Open-configuration MR systems can be limited due to image degradation from geometric and spatial distortion on the edges, but moving the patient table laterally can help achieve image quality visualization for off-center regions, according to an article published online June 2 in the Journal of the American College of Radiology.
Since MRI systems are generally designed with homogenous magnetic fields near the isocenter, main-field homogeneity and gradient-field linearity are guaranteed there relative to parts far from the center, explained Cheolpyo Hong, PhD, of the Korea Research Institute of Standards and Science, Daejeon, Korea, and colleagues. The magnitude of image degradation in off-center regions is increased with open-configuration MRI.
To account for this, Hong and colleagues proposed a simple phantom shifting technique to visualize image quality degradation for off-center regions. Rather than use a special large-sized phantom, wide-area scanning can be implemented by shifting commonly used clinical phantoms on the patient table.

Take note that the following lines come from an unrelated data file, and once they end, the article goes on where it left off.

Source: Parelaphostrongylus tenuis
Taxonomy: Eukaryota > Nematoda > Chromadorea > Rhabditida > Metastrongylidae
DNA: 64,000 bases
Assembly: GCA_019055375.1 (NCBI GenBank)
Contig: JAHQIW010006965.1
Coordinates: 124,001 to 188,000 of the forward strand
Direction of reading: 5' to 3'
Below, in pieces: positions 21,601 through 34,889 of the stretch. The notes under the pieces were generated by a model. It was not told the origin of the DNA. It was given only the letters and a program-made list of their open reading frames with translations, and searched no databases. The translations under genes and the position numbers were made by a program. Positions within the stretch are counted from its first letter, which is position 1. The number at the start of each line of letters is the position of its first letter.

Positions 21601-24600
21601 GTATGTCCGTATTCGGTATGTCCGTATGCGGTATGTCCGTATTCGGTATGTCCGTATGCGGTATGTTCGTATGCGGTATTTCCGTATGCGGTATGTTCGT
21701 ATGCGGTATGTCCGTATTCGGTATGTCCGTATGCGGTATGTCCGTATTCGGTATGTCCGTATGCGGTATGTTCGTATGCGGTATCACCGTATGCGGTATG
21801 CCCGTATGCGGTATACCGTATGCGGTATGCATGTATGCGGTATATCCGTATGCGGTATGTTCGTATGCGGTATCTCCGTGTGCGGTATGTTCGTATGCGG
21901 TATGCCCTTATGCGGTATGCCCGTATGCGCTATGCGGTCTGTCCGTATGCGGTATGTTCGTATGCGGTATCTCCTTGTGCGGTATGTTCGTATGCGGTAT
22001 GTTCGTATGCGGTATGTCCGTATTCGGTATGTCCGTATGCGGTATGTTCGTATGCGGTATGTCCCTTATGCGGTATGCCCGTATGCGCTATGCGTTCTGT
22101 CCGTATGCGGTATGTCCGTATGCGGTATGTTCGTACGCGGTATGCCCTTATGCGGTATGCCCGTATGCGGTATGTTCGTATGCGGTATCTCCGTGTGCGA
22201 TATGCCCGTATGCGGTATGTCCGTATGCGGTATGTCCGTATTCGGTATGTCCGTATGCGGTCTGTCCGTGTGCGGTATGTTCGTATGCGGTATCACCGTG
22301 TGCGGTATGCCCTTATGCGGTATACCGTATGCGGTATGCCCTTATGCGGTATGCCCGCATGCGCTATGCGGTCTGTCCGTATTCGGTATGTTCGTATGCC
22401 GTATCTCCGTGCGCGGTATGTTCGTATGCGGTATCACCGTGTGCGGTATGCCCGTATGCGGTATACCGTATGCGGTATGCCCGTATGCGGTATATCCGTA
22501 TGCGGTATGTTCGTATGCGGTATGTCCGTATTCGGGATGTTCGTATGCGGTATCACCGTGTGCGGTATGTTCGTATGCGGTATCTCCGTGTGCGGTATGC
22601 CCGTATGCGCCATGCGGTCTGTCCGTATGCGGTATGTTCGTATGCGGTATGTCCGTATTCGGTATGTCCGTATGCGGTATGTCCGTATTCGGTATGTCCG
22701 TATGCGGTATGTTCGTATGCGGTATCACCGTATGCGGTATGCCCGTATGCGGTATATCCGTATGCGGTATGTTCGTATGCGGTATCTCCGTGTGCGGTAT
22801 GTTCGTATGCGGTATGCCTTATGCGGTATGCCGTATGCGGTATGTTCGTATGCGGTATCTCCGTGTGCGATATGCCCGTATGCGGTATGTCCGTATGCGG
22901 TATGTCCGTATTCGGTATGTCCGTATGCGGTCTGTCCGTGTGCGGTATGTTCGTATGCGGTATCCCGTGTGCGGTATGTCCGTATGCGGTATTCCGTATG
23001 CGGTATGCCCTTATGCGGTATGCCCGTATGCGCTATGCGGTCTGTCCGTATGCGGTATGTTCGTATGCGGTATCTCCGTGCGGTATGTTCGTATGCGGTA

Hong and colleagues estimated geometric accuracy and image intensity uniformity by performing MRI scans on an American College of Radiology MR accreditation phantom, with axial images acquired with the phantom placed at the isocenter and shifted 30, 60, 90 and 120 mm off center both to the left and right by moving the patient table.
“Geometric accuracy was decreased by 10 percent in the off-center areas compared with the isocentric regions, and uniformity was decreased by 46 percent in the off-center regions,” wrote the authors. “Image quality degradation was more severe in the off-center areas. The scanning of objects near the isocenter allowed the effect of geometric distortion to be decreased because of main-field homogeneity, and gradient-field linearity was guaranteed on and near the isocenter relative to points far from the center.”
Hong and colleagues added that this simple phantom-moving scheme also can be implemented in closed-type MR systems by moving the patient table in the anterior-to-posterior direction rather than laterally.